vide Christmas boxes for children
in needy situations. Our parish was
very pleased to be able to provide
28 boxes for distribution as needed.
Our current mission effort is a
Sunday concert on October 30, to
raise funds for the drought affected
people in the Horn of Africa. For
this concert, we are very pleased to
have the skills of Anthony Hahn,
the St Pauls Cathedral organist, as
well as several ensemble groups
from the Gippsland Grammar
School and local trumpet player,
Christopher Dennis.
Our parish council provides an
important administration function
in the parish and we have been
privileged to have the chairman-
ship of David Chambers, Peoples
Warden, to guide the discussion
and debate during this year.
Parish treasurer, Joan Hall, pro-
vides an excellent support role,
looking after the financial records
for the parish. Margaret Beckett as
Rectors warden and Helene Den-
nis as the second Peoples warden
have also provided an excellent and
very skilled support for the running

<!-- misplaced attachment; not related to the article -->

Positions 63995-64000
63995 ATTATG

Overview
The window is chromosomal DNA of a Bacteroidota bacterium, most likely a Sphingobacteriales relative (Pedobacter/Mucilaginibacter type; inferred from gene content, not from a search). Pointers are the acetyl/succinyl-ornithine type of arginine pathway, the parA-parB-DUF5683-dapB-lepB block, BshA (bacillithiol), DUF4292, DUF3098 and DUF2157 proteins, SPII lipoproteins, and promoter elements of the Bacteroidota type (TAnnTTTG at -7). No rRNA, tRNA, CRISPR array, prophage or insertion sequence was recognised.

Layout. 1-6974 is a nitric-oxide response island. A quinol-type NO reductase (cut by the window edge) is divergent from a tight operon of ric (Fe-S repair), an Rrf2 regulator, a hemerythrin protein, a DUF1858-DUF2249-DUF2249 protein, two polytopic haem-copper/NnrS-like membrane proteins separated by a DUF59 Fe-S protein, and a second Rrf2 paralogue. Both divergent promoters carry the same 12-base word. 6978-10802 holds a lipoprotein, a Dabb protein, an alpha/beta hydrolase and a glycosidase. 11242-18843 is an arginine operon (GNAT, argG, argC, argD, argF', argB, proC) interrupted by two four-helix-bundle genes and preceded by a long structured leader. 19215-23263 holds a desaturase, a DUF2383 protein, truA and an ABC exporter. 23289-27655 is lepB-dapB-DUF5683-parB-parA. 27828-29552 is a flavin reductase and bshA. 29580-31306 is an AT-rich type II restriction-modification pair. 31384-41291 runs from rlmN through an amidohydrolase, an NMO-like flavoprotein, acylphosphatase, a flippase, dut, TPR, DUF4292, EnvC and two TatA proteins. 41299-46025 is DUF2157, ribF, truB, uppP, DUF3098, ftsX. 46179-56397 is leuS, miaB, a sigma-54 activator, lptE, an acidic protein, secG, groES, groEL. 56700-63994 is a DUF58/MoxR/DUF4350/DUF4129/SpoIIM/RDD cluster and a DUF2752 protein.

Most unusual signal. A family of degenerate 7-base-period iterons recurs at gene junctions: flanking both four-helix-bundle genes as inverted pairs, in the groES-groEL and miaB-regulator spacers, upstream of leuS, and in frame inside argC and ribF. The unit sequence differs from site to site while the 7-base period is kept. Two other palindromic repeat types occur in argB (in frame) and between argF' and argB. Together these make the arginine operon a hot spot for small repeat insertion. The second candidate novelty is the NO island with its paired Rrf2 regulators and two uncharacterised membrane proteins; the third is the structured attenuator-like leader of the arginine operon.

of the parish, as has our parish sec-
retary, Jannette Stevens.
During the interregnum we have
been very pleased to have the serv-
ices of several retired clergy to pre-
side at a eucharist twice each
month. We would especially like to
thank Reverends Laurie Baker,
Marilyn Obsersby, Elwyn Sparks,
Canon Gordon Cooper and Russell
MacQueen for their assistance in
this very important ministry. Our
parish would also like to thank the
Registry office staff, especially
Kerrie Schmidt, for their wonder-
ful support.
mainly music goes outdoors in Heyfield parish
Looking after the church grounds
The monthly market in the grounds of the church is a positive outreach.
The Christmas boxes.
18 Literary and Media Reviews November 2011
The Gippsland Anglican
By Deryck Schreuder
Fletcher, BH (2010) The
Place of Anglicanism in Aus-
tralia: Church Society and
Nation (Australian Historical
Studies) Broughton Publish-
ing ISBN 9781921488061
RRP $49.95
THIS is a remarkable work of
fine scholarship. Emeritus Profes-
sor Brian Fletcher has exhaustively
covered and integrated the pub-
lished literature on the Anglican
Church as an Australian institution.
He has also taken appropriate ac-